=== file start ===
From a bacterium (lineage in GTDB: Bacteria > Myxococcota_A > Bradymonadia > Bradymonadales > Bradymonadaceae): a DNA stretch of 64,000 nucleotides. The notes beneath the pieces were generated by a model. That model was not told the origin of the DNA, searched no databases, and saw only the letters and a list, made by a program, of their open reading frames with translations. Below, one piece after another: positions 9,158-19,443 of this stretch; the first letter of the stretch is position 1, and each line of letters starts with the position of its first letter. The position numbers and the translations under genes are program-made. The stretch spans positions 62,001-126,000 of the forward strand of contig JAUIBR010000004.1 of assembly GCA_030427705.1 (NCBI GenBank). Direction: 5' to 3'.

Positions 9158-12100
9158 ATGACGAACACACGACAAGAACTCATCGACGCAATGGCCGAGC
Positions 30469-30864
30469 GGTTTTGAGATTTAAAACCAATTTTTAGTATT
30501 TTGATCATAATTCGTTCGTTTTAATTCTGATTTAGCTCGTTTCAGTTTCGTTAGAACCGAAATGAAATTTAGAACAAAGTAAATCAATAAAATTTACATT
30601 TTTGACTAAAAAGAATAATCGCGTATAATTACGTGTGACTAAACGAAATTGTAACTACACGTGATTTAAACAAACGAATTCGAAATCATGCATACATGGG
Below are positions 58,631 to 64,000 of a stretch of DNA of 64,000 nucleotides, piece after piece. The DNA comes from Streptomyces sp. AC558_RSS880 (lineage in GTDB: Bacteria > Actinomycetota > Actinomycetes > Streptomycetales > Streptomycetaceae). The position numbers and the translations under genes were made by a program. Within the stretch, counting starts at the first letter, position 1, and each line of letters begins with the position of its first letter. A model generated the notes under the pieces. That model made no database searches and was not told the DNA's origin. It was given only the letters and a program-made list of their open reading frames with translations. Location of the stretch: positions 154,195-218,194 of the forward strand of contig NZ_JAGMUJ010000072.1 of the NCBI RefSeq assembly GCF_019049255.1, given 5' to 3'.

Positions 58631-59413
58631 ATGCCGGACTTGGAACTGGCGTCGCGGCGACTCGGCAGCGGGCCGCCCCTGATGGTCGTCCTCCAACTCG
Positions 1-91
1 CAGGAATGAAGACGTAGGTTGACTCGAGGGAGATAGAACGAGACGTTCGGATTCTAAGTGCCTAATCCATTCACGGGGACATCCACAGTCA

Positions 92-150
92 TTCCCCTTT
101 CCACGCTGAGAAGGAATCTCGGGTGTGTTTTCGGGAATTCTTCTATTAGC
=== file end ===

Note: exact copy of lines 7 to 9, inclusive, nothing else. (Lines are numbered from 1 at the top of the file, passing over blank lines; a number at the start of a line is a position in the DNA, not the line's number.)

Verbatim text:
30601 TTTGACTAAAAAGAATAATCGCGTATAATTACGTGTGACTAAACGAAATTGTAACTACACGTGATTTAAACAAACGAATTCGAAATCATGCATACATGGG
Below are positions 58,631 to 64,000 of a stretch of DNA of 64,000 nucleotides, piece after piece. The DNA comes from Streptomyces sp. AC558_RSS880 (lineage in GTDB: Bacteria > Actinomycetota > Actinomycetes > Streptomycetales > Streptomycetaceae). The position numbers and the translations under genes were made by a program. Within the stretch, counting starts at the first letter, position 1, and each line of letters begins with the position of its first letter. A model generated the notes under the pieces. That model made no database searches and was not told the DNA's origin. It was given only the letters and a program-made list of their open reading frames with translations. Location of the stretch: positions 154,195-218,194 of the forward strand of contig NZ_JAGMUJ010000072.1 of the NCBI RefSeq assembly GCF_019049255.1, given 5' to 3'.

Positions 58631-59413